Analytic Conformal Geometry in Complex Spaces

In a previous article, I began exploring concepts for a conformal geometry in complex dimensional spaces. One assumption that was not considered was making the space analytic.

Analytic spaces are those for which the complex dimensional derivatives are independent of internal angle of the complex dimension. Because complex numbers act as planes (2-d spaces), we want our derivatives to be the same regardless of the angle in which we approach with our limits. The end result of this restriction are the Cauchy-Reimann equations.

There are several ways to think about the result of these equations, but the way we will take for our analysis is to treat complex dimensions and their complex conjugates as separate and distinct variables. In the syntax of tensors, this means marking some indices with a bar to indicate that they vary in the conjugate coordinates instead of the regular ones. We will also use a bar to indicate conjugation of scalars. This then allows us to write the Cauchy-Reimann conditions:


For the remainder of this article we will use pipe notation for partial derivatives. It is possible to combine regular and conjugate indices into a mixed tensor. One just needs to remember that derivatives will only effect the portion of the tensor that matches.

Metric Tensor

The metric for complex spaces can take multiple forms. For our consideration, let us assume the metric to be a mixed tensor that is Hermitian (Kahler).


This type of metric has some interesting properties, especially as it pertains to raising and lowering indices. If you apply the metric to a vector, you get the conjugate of its contra-variant form. So, in order to completely raise an index you must use both the metric and complex conjugation. This is an exact parallel to the properties of left and right handed spinors and charge conjugation. We can thusly think of covariant vs contra-variant complex vectors as analogous to matter and anti-matter.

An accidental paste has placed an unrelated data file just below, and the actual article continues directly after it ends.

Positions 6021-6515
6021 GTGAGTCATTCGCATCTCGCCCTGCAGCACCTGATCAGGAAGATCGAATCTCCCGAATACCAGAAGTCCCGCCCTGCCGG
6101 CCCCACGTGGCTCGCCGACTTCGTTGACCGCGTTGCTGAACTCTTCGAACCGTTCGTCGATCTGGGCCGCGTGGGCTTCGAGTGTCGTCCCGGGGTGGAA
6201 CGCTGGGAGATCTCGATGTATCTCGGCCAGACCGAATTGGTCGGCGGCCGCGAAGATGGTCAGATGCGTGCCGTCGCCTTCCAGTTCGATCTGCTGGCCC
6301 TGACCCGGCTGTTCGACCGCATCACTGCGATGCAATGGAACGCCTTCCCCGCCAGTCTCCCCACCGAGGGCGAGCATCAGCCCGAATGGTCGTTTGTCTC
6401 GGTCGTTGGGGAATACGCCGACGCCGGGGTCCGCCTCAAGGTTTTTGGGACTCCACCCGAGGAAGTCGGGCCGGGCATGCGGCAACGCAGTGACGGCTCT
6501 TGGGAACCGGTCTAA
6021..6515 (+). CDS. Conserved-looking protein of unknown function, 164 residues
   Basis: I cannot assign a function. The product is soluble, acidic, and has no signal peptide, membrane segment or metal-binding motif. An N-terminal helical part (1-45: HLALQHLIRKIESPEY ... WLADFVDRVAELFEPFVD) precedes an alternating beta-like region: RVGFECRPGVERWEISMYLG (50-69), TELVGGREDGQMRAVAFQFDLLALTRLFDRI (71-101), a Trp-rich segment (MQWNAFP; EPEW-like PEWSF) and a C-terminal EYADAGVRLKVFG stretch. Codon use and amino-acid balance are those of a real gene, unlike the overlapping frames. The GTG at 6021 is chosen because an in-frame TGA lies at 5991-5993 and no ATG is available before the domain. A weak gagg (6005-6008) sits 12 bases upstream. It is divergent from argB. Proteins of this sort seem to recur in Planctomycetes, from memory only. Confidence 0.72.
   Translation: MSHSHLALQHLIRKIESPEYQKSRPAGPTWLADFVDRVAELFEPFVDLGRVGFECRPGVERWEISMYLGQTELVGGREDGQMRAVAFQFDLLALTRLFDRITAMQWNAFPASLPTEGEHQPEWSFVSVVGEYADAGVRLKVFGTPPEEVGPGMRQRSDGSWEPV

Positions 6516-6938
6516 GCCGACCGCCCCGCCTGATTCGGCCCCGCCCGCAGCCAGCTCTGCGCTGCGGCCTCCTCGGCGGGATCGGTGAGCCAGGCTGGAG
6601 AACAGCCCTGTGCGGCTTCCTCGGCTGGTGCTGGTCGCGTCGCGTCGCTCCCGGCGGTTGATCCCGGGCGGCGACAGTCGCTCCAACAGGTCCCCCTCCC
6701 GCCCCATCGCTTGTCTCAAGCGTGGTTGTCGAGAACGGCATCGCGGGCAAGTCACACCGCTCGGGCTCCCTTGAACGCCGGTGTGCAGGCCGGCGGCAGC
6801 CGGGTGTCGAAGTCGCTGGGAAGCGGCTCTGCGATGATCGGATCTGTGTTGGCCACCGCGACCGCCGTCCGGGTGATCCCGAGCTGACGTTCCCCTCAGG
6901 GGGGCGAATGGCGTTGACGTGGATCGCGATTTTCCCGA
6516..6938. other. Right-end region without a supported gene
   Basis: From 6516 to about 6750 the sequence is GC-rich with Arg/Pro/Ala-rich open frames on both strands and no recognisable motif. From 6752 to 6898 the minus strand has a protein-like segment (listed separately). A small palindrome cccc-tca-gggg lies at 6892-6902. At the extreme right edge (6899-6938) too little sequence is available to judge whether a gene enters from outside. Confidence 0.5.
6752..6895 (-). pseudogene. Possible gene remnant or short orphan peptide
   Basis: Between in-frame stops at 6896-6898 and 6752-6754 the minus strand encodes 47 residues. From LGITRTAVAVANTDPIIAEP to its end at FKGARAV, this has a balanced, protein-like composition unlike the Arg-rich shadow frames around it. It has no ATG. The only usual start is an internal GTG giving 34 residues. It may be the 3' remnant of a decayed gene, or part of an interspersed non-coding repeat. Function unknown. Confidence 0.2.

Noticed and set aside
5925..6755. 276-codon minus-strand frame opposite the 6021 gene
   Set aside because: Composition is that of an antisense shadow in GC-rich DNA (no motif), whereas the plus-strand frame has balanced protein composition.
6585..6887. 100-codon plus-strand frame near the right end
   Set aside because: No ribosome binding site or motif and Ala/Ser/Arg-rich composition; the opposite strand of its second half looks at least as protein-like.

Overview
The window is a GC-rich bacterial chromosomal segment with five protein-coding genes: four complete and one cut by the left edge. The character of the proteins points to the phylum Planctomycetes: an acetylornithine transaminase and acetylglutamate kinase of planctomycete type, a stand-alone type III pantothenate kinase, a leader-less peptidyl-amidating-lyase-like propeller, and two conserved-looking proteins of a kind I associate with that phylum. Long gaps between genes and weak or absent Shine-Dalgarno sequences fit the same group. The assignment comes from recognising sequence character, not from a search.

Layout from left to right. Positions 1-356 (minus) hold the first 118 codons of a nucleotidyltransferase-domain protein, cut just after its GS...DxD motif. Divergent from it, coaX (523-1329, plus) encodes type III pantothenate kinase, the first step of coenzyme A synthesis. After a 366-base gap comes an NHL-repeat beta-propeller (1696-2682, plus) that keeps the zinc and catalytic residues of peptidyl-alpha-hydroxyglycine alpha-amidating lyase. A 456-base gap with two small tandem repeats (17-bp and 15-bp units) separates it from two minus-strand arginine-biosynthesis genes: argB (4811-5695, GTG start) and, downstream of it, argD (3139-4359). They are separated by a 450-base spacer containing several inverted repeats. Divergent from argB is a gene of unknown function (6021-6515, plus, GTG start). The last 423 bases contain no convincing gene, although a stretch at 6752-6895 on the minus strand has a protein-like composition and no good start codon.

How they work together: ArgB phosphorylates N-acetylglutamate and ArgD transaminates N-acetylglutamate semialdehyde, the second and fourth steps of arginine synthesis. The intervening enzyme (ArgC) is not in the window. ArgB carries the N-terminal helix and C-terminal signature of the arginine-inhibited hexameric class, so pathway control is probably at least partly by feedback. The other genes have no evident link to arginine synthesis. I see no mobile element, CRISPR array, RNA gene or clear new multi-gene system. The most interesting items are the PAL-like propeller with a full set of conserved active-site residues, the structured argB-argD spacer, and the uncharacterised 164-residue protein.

As with real spaces, we have an affine connection that allows us to define covariant and contra-variant derivatives. Again we must take note that the contra-variant derivative of a covariant tensor is zero per the Cauchy-Reimann conditions and the metric as defined:



As was proposed by Weyl for general relativity, we will allow the length of a vector to change under transplant. This was non-physical in space-time but in our space there is no such restriction. With that in mind, we can write out the differential of equation 3:

Which gives:


Unlike in real spaces, the affine connection appears here only once. This comes as a result of the analytic nature of our space. Equation 6 is easily solved for the affine connection:


With this affine connection, we can calculate the curvature tensor for our space:


What is amazing here is that the metric does not contribute. High level / broad strokes, this is due to our space being analytic which forces angles to remain unchanged as we move through the space. Curvature then is only due to length variations of vectors. We can contract the curvature tensor to produce it’s Ricci version:


Gauge Invariance